Signaling goodness : social rules and public choice / Phillip J. Nelson and Kenneth V. Greene.

By: Nelson, Phillip J, 1929-Contributor(s): Greene, Kenneth VMaterial type: TextTextSeries: Economics, cognition, and society: Publisher: Ann Arbor : University of Michigan Press, c2003Description: 261 p. ; 24 cmISBN: 047211347X (alk. paper); 9780472113477 (alk. paper)Subject(s): Charities | Altruism | Social norms | Social perception | Political sociology | Public interestAdditional physical formats: Online version:: Signaling goodness.DDC classification: 361.2/5 LOC classification: HV31 | .N45 2003Other classification: 71.51
Contents:
Charity and evolution -- Charity and reciprocity -- Political charity -- Political positions and imitative behavior -- Goodness -- Activism -- A study of political positions -- The growth of government -- Environmental policy.
Tags from this library: No tags from this library for this title. Log in to add tags.
Item type Current location Call number Status Date due Barcode
Book Longview campus
Stacks - 3rd Floor
HV31 .N45 2003 (Browse shelf) Available 0000001708759

Includes bibliographical references (p. 241-251) and index.

Charity and evolution -- Charity and reciprocity -- Political charity -- Political positions and imitative behavior -- Goodness -- Activism -- A study of political positions -- The growth of government -- Environmental policy.

Reviews provided by Syndetics

CHOICE Review

Binghamton University economists Nelson and Greene advance our understanding of social behavior and positions that individuals take with respect to voting, donating to charities, support for the environment, participation in community organizations, advocacy for governmental expenditures for health and day care, and compassion for the poor. They assert (with theoretical models and empirical work) that enhancing one's own reputation for trustworthiness and conscience--that is, signaling--to neighbors, friends, and colleagues, is the principal motivation in this regard, rather than treating such seemingly unselfish acts as pure altruism, as the economist's standard assumptions and explanations would do. In their view, "political correctness" is simply a logical byproduct and application of how public policy is influenced by attempts to signal. This book falls into the classification of what economists and political scientists call the theory of public choice, as well as under the headings of sociobiology, bioeconomics, or sociological economics. Although equations, jargon, and econometric results make for tough going in parts, this book is well worth pondering. Nelson and Greene have not ended many arguments, but with this important volume they have certainly upped the level of discourse and provided substantial bases for debating these very important societal issues. ^BSumming Up: Highly recommended. Public and academic library collections, lower-division undergraduate through professionals. A. R. Sanderson University of Chicago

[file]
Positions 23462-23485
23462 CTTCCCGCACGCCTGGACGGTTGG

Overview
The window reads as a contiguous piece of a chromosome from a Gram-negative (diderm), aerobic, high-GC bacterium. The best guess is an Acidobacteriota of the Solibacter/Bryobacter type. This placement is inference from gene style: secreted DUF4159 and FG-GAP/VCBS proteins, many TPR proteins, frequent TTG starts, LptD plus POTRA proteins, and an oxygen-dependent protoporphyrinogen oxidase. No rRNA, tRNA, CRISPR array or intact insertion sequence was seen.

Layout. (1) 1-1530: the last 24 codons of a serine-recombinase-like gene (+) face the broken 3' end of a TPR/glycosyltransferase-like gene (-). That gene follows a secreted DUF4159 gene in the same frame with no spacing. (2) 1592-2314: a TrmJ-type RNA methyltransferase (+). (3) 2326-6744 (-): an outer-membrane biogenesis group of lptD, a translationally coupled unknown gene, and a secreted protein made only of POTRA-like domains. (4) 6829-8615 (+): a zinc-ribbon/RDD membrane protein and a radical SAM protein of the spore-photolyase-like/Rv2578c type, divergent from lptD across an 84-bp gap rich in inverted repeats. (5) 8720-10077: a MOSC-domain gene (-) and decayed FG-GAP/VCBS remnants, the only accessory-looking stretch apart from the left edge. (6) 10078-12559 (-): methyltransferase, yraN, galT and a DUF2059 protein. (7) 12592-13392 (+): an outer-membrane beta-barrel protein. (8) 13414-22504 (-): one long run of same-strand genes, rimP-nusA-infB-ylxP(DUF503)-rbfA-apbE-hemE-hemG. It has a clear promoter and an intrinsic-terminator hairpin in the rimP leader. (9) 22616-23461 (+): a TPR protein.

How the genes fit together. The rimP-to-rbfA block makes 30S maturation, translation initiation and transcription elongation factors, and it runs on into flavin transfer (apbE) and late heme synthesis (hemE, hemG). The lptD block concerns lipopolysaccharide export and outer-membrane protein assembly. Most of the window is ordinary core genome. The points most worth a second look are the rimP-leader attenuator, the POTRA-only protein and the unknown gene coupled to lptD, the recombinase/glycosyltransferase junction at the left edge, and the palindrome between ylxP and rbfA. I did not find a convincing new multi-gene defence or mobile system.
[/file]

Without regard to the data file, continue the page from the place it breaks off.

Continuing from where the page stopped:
There are no comments on this title.

to post a comment.